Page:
Planning for Climate Migrants and Refugees
You'll learn about:
Make planners understand that large number of people are going to have to move as a result of climate change and that many of them are likely to come to North America (or change places within it)
Showcase some of the different impacts that this massive, un-planned for, influx of people could cause within current planning paradigms
Offer some lessons and experiences from those who are already dealing with climate migrants and refugees
Inspire discussion around what planners can do at every scale of governance to facilitate these transitions
With increasing natural disasters, drought, food insecurity, and sea level rise, climate change migrants are a topic of immense and growing importance on a global scale. The critical task of resettling migrants in receiving cities pose several challenges to the planning profession; housing availability, innovative housing models, and strategies for community integration will be in urgent demand. While most observers tend to think of climate change as something that will only negatively impact developing countries, this event aims to highlight the problems North American cities may encounter as a result of these changes, and inspire planners to anticipate and respond to these impacts in innovative ways.
The event will bring together experts from a variety of different disciplines, including diplomats, international legal and policy experts, sustainability technicians, and planning practitioners that have experience working in migrant and refugee resettlement processes. As the panel progresses, participants will gain a better understanding of the broad forces in climate migrants and refugees, consider how their community will be impacted (e.g., will they be a sending or receiving area?), and learn what they can do to prepare for that threat.
, New York
Confirmed SpeakerRonald (Ronny) Jumeau has been the Republic of Seychelles’ New York-based roving Ambassador for Climate Change and Small Island Developing State Issues since 2012. He started his career as a journalist and then Chief Editor of the Seychelles Nation daily newspaper. He became Secretary to the Cabinet in the Office of the President of Seychelles in 1992 before holding several ministerial posts from 1998 to 2007 including that of Minister for Environment and Natural Resources, which included responsibility for climate change, conservation, water, forestry, agriculture and fisheries. Amb. Jumeau was posted to New York in 2007 as Seychelles’ Permanent Representative to the United Nations and Ambassador to the United States, Canada, Brazil, Cuba and several Caribbean islands until 2012 when he became a global activist for the survival of his and other island nations. He is the Alternate Member of the Board of the Green Climate Fund (GCF) for Small Island Developing States (SIDS) and a Vice-Chair of the Executive Council of SIDS DOCK, the international renewable energy and energy efficiency initiative for SIDS. He was Chair of the Steering Committee of the Global Island Partnership from 2013 to 2015 and is currently a Vice-Chair, and Chief Spokesperson of the Alliance of Small Island States from 2012 to 2014.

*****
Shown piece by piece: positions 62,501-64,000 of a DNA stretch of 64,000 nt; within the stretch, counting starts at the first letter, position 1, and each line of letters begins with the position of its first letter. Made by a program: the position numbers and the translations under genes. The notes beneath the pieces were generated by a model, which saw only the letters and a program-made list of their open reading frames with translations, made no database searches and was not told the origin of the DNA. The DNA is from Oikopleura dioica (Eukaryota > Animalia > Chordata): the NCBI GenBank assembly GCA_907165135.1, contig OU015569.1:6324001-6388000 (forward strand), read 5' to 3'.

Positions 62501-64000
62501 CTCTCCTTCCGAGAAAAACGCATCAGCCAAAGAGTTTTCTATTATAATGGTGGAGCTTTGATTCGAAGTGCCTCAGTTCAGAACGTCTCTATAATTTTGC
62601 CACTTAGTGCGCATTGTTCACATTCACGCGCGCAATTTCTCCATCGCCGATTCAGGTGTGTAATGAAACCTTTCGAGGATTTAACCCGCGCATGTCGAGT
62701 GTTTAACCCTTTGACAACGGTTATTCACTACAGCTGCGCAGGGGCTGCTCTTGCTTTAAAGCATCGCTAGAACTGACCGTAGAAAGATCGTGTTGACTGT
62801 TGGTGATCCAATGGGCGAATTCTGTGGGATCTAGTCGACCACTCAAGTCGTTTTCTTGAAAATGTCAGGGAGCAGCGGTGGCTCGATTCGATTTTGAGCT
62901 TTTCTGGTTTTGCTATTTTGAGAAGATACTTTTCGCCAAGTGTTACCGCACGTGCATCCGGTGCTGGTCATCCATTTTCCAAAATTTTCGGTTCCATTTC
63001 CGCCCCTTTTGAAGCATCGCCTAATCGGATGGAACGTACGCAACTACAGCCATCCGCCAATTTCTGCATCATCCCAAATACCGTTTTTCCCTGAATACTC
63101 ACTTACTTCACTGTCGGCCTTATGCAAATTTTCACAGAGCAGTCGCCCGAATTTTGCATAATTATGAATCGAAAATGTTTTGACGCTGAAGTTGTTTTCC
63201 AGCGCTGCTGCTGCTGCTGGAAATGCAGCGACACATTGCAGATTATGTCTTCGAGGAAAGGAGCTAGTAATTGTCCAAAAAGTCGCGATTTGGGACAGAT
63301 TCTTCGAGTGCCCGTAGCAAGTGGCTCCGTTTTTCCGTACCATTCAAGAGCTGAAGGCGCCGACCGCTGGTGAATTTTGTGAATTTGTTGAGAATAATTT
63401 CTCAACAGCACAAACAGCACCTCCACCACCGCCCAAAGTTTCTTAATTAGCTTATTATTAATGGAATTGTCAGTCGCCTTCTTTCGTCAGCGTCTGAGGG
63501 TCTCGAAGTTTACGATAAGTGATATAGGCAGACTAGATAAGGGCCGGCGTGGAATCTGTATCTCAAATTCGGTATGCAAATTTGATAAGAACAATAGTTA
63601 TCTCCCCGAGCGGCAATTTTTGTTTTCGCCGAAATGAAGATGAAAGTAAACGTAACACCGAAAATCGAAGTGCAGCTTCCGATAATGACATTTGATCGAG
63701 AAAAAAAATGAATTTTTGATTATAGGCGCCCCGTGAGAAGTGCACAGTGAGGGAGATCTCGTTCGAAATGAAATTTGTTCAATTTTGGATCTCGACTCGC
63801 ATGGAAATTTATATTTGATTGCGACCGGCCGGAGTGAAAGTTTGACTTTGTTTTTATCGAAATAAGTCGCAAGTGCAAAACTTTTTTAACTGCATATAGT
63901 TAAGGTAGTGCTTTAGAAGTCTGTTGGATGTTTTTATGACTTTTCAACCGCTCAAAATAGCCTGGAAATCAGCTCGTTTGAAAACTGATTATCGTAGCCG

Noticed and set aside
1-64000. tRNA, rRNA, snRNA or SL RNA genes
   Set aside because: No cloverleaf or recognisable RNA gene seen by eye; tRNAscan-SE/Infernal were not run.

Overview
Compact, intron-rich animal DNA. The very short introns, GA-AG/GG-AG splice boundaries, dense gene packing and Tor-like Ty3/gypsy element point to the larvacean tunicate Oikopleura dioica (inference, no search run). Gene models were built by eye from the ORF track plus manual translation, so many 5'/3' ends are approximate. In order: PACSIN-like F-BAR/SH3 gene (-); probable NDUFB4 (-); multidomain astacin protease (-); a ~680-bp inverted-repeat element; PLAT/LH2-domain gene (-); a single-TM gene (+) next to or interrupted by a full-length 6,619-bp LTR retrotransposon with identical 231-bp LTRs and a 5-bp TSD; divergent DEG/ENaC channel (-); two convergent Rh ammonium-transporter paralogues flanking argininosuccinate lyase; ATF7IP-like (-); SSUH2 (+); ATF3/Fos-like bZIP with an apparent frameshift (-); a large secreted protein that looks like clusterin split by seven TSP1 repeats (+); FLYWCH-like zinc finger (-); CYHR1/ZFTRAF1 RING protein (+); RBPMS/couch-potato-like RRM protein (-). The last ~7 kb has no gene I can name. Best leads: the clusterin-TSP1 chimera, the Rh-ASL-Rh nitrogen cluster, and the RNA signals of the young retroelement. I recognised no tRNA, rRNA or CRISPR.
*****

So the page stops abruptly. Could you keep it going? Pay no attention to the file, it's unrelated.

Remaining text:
Confirmed SpeakerSally Russell Cox is a planner with the Alaska Department of Commerce, Community, and Economic Development, Division of Community and Regional Affairs (DCRA) in Anchorage. Alaska. She has worked for DCRA for 13 years, focusing largely on assisting Alaskan communities dealing with the impacts of climate-related natural hazards . Sally manages several DCRA efforts which focus on community resilience and climate change adaptation: · The Alaska Climate Change Impact Mitigation Program, which provides planning assistance and funding to communities impacted by climate change phenomena · The Alaska Community Coastal Protection Project, in which resiliency plans have been developed for the communities of Kivalina, Shaktoolik and Shishmaref · The Alaska Risk Mapping, Assessment and Planning (Risk MAP) Program, a FEMA-funded program that provides communities with hazard information and tools they can use to strengthen local ability to make informed decisions about reducing risk Sally has coordinated the Newtok Planning Group, an interagency planning group that has assisted the village of Newtok in its relocation efforts, since 2006. Sally holds a Bachelor’s Degree in Environmental Studies and Planning and has completed graduate studies in Urban and Regional Planning. She currently serves as the Region 1 Vice President of the Alaska Chapter of the American Planning Association.
Confirmed SpeakerAnna Zhuo is currently pursuing a Masters of Community and Regional Planning at the University of British Columbia. As a student and young professional, she strives to hone her skills and build capacity in areas of urban design, urban development, and community planning. Her cross-disciplinary interests stem from her academic background in life science and psychology, paired with work experience in health geography and sustainability planning research. Anna's experience as part of an immigrant family as well as her involvement with the temporary resettlement of a refugee family drives her work in advancing settlement and integration planning in Canada.
Confirmed SpeakerCristyn Edwards is from Montreal and completed her undergraduate degree at McGill University with a focus in environmental studies and international development. Before coming to UBC SCARP for her master’s degree, she previously for the Trans Canada Trail, a non-profit organization focused on community engagement and promoting healthy and active lifestyles. Her volunteer experience includes working with a group of UBC students to create an online welcome map for Syrian refugees in Vancouver. Cristyn is currently a Masters student at the School of Community and Regional Planning at UBC, where she is focusing on planning for vulnerable populations.